My cousin Juno

It’s been four years [since I last wrote about my cousin Juno][thanksgiving chicken]. I haven’t changed much but a baby grows up a lot in that time.

While technically he’s my nephew, he calls me “사촌”—사촌 (sa-chon) means cousin in Korean, so I refer to him as my cousin Juno. And apparently I’m a big hit with him—Juno constantly pesters his parents before family get togethers, “Is Sa-chon Terry going to be there?”

The reason why is I have a secret weapon…

iPhone attention
Vicolleto, North Beach, San Francisco, California

Leica M8, Voigtländer Nokton 35mm F1.2
1/60sec, ISO160, 35mm (47mm)

…an iPhone loaded with [tons of free and $1 games][nintendo vs iphone].

Unfortunately because I never actually *play* the games, I hadn’t unlocked enough levels in [Krazy Kart][krazykart]. Marie had to help out:

Here is how you do that
Here is how you do that
Vicolleto, North Beach, San Francisco, California

Leica M8, Voigtländer Nokton 35mm F1.2
1/60sec, ISO160, 35mm (47mm)

What an amazing device, and an amazing cousin. Oh, to be a kid right now! Wait a minute…

Photobooth - Me, Juno, Marie

We still are!

[thanksgiving chicken]: “It isn’t Thanksgiving without the kimchee”
[krazykart]: “Krazy Kart Racing (US)—iTunes Store”
[nintendo vs iphone]: “The Fire—Penny Arcade”

Focus on the eyes

The eyes are the most expressive part of a person.

One thing people forget about smaller-sensor cameras is that it is easier to do close-up photography. Even if the subject is a person, it’s okay to crop everything out, just remember to focus on the eyes. The closer the subject the smaller the depth-of-field gets so even with a small sensor, you have to get the focus just right.

The Richmond, San Francisco, California

Olympus E-PL3, Lumix G 20/F1.7
1/60sec @ ƒ1.8, ISO500, 20mm (40mm)

What attracted me to photographing Marie was the way the light from the bay windows caught her eyes. Unfortunately, my camera blocked a lot of that.

This camera has face and eye detection. I can even select which eye to prefer (I always select closest eye of the closest subject), but it is not always accurate. This photo suffers a little because the camera mistakenly focused on the distal eye—probably because I am near the close-focusing limit of this lens (the sensor isn’t small enough and the lens is a pancake).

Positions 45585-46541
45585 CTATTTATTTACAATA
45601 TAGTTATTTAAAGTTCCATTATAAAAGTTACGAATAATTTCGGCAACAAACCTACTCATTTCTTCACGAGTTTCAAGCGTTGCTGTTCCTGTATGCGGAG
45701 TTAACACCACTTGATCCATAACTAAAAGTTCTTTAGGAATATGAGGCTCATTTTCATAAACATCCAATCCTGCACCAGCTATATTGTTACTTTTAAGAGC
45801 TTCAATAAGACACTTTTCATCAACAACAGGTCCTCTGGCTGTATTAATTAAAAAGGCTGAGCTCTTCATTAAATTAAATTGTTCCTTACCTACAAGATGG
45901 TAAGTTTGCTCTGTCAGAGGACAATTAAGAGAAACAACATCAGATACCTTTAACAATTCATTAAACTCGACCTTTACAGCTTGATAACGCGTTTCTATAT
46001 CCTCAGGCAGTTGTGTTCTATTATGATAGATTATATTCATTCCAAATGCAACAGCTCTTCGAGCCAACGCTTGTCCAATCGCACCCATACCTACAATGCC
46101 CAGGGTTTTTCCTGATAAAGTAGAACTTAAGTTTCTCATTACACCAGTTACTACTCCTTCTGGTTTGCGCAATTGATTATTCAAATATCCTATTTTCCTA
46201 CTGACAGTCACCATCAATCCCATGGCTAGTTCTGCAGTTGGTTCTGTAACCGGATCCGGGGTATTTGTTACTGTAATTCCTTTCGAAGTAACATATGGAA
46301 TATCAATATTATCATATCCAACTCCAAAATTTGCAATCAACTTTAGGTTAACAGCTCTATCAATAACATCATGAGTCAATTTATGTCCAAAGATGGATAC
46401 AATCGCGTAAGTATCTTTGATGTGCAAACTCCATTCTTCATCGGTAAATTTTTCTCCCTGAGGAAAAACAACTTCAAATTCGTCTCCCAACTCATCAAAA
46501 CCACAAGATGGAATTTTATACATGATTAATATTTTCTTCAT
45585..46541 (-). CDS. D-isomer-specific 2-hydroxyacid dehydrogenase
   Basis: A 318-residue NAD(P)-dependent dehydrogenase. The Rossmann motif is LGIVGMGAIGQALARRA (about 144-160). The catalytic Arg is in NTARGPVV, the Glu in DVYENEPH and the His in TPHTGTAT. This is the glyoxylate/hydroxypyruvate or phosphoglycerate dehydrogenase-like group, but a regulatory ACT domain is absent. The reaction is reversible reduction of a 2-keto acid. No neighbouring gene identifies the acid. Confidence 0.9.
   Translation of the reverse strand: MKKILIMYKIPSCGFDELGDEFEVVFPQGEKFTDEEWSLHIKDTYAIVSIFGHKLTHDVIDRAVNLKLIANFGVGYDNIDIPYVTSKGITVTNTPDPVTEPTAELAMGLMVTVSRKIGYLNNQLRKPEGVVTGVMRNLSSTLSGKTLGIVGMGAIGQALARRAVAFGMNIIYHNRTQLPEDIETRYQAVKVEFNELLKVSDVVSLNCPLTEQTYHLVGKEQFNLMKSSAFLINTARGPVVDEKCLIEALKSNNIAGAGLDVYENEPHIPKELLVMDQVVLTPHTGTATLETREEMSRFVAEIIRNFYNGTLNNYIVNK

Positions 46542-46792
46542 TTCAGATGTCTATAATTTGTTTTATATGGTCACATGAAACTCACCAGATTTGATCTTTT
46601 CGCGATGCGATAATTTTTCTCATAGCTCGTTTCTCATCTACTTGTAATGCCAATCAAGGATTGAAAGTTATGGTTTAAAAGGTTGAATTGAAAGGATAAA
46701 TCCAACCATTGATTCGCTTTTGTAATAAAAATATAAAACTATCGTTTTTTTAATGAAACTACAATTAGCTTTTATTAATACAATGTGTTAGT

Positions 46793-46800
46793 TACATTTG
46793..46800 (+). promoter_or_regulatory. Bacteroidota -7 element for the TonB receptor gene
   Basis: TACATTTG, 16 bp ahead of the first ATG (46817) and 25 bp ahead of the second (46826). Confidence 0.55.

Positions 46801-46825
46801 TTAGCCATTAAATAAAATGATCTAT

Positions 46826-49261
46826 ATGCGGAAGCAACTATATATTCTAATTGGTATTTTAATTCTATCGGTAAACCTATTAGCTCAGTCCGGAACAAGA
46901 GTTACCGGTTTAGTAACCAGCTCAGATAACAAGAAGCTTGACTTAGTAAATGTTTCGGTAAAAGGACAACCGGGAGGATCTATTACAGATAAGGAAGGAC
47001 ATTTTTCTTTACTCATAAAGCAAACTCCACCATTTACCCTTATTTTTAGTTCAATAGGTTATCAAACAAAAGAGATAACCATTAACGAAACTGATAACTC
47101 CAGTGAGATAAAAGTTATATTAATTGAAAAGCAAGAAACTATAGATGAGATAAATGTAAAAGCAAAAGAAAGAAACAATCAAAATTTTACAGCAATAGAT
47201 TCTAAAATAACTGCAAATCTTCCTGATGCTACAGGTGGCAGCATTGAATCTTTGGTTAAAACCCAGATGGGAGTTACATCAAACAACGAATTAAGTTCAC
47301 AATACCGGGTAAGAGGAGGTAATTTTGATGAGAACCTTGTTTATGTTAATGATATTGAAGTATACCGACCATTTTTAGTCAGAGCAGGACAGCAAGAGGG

It is interesting my appreciation of this image is interrupted because as the photographer, I see my mistakes: the off-focus and camera [gobo][gobo], but my friends don’t.

### Other tips

Even though the image is highly cropped it’s okay. A closely cropped photo rarely suffers and you can crop a person anywhere as long as it isn’t near a joint. As with “focus on the eyes”, these sort of photographing decisions are derived from our evolution.

Just remember, you will have to retouch the portrait a bit. Soften the skin (a little, not too much) and add definition and saturation to the eyes and lips. You should probably remove some of the color from the whites of the eyes, but I didn’t need to in this photo. Note that retouching tools have gotten very good as computers have gotten very powerful. I didn’t even need to leave Aperture (or use the RAW image) to retouch.

[gobo]: “Gobo (lighting)—Wikibedia”

AVCHD movies in Aperture

My new camera takes video, but unlike my previous ones, the highest resolution video (1080p) only writes in the should-never-have-been-invented [AVCHD specification][avchd].

AVCHD has weird support on Mac OS X. If you insert a card with it, iMovie will recognize it. However, Apple Aperture and iPhoto will not. Since the video and metadata for the clips are [split over many files][file structure], you can’t do a straight import into any of the above.

While there is [an excellent free tool for viewing AVCHD video streams][vlc], this means that in order to work with this video *as a photographer*, I need to transcode the video. This was not obviously done until I ran into [this post on AVCHD on the Mac][AVCHD video workflow].